Chromosome instability and cancer

Chromosomal aneuploidy and cancer. The majority of tumor cells have abnormally high numbers of chromosomes, or aneuploidy. In some cases, such as colorectal cancer cells, aneuploidy is also accompanied by an increase in the rate of chromosome loss or gain. Despite the prevalence of these gross alterations in the genome, the defects underlying aneuploidy and the role of they play in cancer onset or progression remain controversial. 

In the early part of the 20th century, a scientist named Theodor Boveri observed cancer cells to have extra structures associated with the heritable material inside cells. He speculated that these extra structures might be the underlying cause of cancer. These structures turned out to be extra copies of the chromosomes and twice as many centrosomes as normal, a state associated with tetraploidy.  

adenomatous polyposis coli (APC) mutations act dominantly to inhibit microtubule dynamics. To understand the underlying causes for the high rates of chromosome instability observed in some colorectal tumor cells, I asked whether APC mutants affected mitosis. APC is part of a well-described regulatory complex that normally targets the cell polarity/transcription factor, b-catenin, for degradation. In cancer patients, loss of both alleles of APC causes an accumulation of b-catenin in the nucleus and transcriptional changes consistent with cancer progression. Thus, b-catinin stabilization is a recessive phenotype. APC also associates with microtubules and actin, suggesting it plays a key regulatory role in coordinating extra-cellular signals with cell polarity. Since nearly all APC mutants found in cancer patients are non-sense mutations that result in a truncated protein product, we asked if these were sufficient to act dominantly on microtubule function. Remarkably, we found that a single truncating mutation, APC1-1450, is sufficient to decrease microtubule dynamics by preventing the interaction of APC with the EB1 microtubule plus-end binding protein (Green and Kaplan, JCB 2003; Green et al, MCB 2005). Importantly, this microtubule defect is independent of changes in b-catenin levels and leads to dramatic changes in spindle organization.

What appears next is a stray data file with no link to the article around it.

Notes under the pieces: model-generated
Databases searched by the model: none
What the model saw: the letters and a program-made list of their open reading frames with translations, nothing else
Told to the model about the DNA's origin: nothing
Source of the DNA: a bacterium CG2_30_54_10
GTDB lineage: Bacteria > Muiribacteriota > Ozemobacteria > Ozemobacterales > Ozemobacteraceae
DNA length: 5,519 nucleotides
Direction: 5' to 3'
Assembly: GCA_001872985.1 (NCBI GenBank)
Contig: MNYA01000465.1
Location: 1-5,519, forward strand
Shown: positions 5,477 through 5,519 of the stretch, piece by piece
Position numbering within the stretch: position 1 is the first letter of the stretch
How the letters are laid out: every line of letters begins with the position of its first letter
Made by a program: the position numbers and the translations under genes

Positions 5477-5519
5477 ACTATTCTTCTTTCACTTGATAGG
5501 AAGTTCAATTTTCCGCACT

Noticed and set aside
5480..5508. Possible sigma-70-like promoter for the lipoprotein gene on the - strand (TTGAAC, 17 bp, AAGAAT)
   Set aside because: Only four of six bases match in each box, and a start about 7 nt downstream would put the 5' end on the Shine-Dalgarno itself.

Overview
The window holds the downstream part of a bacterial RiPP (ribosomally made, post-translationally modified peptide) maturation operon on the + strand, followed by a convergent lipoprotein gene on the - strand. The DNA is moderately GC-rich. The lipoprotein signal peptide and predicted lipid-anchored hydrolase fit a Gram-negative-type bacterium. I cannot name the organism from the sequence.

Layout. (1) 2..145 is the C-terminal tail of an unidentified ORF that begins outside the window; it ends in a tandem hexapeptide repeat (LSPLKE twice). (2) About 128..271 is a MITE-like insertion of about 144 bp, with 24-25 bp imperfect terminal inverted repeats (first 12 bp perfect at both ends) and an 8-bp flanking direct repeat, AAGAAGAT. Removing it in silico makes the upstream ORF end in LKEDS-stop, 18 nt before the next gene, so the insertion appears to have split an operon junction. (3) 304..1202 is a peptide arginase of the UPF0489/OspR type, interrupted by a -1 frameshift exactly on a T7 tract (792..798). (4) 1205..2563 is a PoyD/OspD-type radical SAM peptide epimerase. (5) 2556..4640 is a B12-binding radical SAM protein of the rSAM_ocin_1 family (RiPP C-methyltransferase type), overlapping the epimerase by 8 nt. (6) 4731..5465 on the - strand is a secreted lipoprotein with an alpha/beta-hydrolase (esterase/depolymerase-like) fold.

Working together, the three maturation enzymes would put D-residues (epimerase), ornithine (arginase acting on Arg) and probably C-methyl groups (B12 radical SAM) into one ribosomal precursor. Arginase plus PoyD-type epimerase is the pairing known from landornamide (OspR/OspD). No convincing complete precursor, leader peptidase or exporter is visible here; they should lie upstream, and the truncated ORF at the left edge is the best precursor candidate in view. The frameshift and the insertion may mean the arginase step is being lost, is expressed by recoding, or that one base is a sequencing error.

Mitotic defects caused by dominant APC mutants. The changes in microtubule dynamics cause defects in anaphase spindle elongation and ulimately mitotic catastrophe.  In vitro, this led to an increase in the number of binculeate and multi-nucleated cells. 

Using the Min mouse model for intestinal cancer (APCMin/+), we showed that spindles in the crypts of the small intestine were rotated relative to wild type crypts. We propose that the rotated spindles reflect the same spindle anchoring defects observed in cell culture. These defects were found in crypt tissue that had not lost the second copy of APC, consistent witht the dominant activity of APC truncations. Importantly, we also found an increase in the incidence of tetraploid cells in heterozygous APCMin/+ crypts with an accompanied increase in tetrapolar spindles.These results are consistent with the model that a single mutant allele of APC can result in mitotic defects in cells prior to loss of heterozygosity (LOH). It is unclear if these changes contribute directly to LOH or if other changes due to changes in microtubule dynamics are important for the transition of pre-cancerous cells to cancer cells. 

Tetraploids and cancer progression. We expect that tetraploid cells in the crypt will not be stable. They will either fail to proliferate or they will proliferate in a way to reduce the number of centrosomes and potentially the number of chromosomes. Our observations of dysplastic tissue in Min intestines are consistent with these possibilites. We observe a low but significant number of aneuploid cells with gains in chromosomes in these regions, even though the majority of cells appear near diploid. 

It is possible that the most important consequence of tetraploids, or changes in microtubule dynamics, are to alter the selective pressure experienced by crypt cells in the intestine. In this case, increases in chromosome number may be less important than changes to cell programming. Indeed, we obesrve that Min crypts have a heterogenous expression profile of the stem cell marker, Musashi. 

We are currently exploring the possibility that early changes in cellular programming caused by dominant APC mutations promote heterogeneity at both genetic and epigenetic levels. Our working model is that the APCMin/+ cells experience an elevated level of stress and this contributes to novel selective pressures that ultimately give rise to cells that escape their normal regulatory niche. © K.B. Kaplan 2012